If you don’t have college, have a college attitude

1If you don’t have college, have a college attitude

In the 1980s when I was in high school, post-secondary education was optional. University was for people who wanted to become a professional—a doctor, a lawyer or an engineer.

In the 1990s, the way we viewed education changed. University (in Canada—“college” in the States) became a minimum requirement for virtually any respectable job on the market. More and more people were heading off to university. If they weren’t yet sure what they wanted to do for a living, they took a general degree like a Bachelor of Arts.

Today in North America there are so many highly educated people that companies often make a university degree a mandatory requirement for jobs. The fact that someone has achieved a degree says something about them; they are probably relatively mature and they have shown they can handle the rigours of a post-secondary education (and by that standard, of a responsible job). For today’s young adults, college or university is just as important as high school was for my generation in the 90s.

So where does that leave those of us who may not have a university degree? What happens when we want to find another job, only to be told that having a degree is the new baseline and that our decades of practical experience “don’t count”?

Fortunately, along with the rise in the demand for post-secondary education qualifications has come another trend: life-long learning. Whether you graduated 30 years ago, or 30 days ago, you can keep learning. In fact, you must.

Should you ever need to find another job you have to show that you are willing, and committed, to continue to learn; you’re willing to embrace other (and more efficient) ways of getting things done. You’re willing to grow.

Accordingly, to make sure your resume is valuable to today’s employers, you need to indicate the courses and seminars you’ve taken and the credentials you’ve earned.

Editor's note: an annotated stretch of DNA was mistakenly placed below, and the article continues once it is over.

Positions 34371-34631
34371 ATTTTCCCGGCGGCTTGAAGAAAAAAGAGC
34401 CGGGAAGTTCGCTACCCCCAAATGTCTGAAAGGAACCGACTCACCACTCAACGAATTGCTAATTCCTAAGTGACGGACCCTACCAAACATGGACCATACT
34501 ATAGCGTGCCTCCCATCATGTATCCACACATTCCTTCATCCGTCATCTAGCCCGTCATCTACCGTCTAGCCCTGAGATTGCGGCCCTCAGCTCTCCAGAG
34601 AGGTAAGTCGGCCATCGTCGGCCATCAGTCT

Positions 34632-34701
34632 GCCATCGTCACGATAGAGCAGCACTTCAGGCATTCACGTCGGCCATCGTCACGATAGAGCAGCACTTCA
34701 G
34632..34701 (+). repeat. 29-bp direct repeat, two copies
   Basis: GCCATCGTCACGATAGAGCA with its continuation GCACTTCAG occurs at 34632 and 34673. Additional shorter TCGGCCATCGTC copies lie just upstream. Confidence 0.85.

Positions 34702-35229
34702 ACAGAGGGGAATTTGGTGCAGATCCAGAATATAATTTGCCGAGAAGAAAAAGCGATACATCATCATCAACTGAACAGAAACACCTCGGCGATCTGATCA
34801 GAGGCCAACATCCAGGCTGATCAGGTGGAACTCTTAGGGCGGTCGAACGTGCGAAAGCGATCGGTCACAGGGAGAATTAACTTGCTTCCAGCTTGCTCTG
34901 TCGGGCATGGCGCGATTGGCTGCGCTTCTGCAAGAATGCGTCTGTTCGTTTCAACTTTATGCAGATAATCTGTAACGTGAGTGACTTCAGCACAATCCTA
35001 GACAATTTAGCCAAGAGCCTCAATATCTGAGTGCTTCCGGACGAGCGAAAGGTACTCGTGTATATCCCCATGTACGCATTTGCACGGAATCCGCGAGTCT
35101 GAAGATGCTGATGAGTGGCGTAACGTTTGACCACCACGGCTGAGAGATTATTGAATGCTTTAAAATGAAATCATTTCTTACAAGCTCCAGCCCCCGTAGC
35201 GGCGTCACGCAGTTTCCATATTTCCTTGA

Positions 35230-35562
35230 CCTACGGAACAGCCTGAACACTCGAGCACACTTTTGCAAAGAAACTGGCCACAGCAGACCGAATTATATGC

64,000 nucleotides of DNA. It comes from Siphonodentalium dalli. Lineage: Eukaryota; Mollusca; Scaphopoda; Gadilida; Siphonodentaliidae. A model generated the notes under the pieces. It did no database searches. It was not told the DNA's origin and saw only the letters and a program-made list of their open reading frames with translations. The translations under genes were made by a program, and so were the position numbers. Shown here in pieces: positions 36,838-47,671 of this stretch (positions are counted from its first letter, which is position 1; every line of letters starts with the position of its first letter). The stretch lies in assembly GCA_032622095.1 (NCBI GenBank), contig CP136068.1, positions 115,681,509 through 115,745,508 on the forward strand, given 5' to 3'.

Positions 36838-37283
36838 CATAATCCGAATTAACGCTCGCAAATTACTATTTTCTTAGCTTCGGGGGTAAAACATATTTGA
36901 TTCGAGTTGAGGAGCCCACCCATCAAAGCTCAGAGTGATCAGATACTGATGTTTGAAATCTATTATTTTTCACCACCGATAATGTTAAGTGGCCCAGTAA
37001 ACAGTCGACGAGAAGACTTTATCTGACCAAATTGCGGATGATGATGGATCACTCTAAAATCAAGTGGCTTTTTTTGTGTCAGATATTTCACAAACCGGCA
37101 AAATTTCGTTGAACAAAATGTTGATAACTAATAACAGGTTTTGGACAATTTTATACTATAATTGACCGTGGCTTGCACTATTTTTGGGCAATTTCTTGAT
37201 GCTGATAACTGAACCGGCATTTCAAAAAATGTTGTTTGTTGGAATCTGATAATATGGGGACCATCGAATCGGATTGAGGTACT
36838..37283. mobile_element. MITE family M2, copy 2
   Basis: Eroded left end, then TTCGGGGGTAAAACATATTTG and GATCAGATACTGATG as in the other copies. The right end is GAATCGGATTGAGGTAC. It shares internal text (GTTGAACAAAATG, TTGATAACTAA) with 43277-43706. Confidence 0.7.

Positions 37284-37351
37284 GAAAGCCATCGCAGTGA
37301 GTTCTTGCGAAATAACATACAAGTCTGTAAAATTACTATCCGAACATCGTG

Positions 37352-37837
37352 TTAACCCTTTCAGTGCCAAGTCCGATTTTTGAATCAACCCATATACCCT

Your resume

You can have all the job experience in the world, but if your resume looks like this, you won’t even get an interview:


Osgoode Township High School, class of 1983

Or even:


University of Toronto, Bachelor of English, 1987

Osgoode Township High School, class of 1983

To say that you attended high school and then didn’t do anything else for decades after that tells me a lot about you. It tells me you haven’t upgraded your skills and that you may be stuck in the business practices of the past.

Here is what your resume should look like:

Educational Workshops: Minute Taking Made Easy (2014—Certificate of Competence), The Amazing Assistant (2014), Project Management for Admins (2013), Understanding SharePoint (2012), business-related webinars: Time and Workload Management, Invisible Influence, Business Writing Tune-Up

Leadership Roles: Chapter President, IAAP Citrus Chapter (2012), Treasurer IAAP California District (2014), Association Influencer (IAAP)

Conferences Attended: EFAM (Educational Forum and Annual Meeting) for IAAP (International Association of Administrative Professionals) 1999-2014, Women in Leadership 2010, APC (Administrative Professionals Conference) 2010-2014

Education: University of Toronto, Bachelor of English, 1987

Quite honestly, the list of professional workshops you’ve attended tells the hiring manager more about you than the degree you earned when you were 21.

If your education portion of your resume doesn’t look as good as the example above, make sure you start attending professional development courses at work. If they’re offered, you should always attend; never say no to a learning opportunity, especially if it’s free.

Find options that will not only educate you, but will make you more valuable to your current and future employers. And be sure to keep track of them on your resume.

So… is college necessary? No. Is a college attitude necessary? Absolutely!

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4 thoughts on “If you don’t have college, have a college attitude”

  1. Very good article, enjoyed reading it a lot… always look forward to your articles.

    Have a great day (despite the rain) !

  2. Hi Rhonda,

    Thanks a million for doing this article! It really is encouraging! Especially for the resume tips part! You are one amazing lady! I also love the articles you write for OfficePro magazine – you offer no-nonsense, concrete suggestions!

    Hopefully I will get another opportunity to participate in one of your seminars in the coming months!

    Wishing you much continued success!


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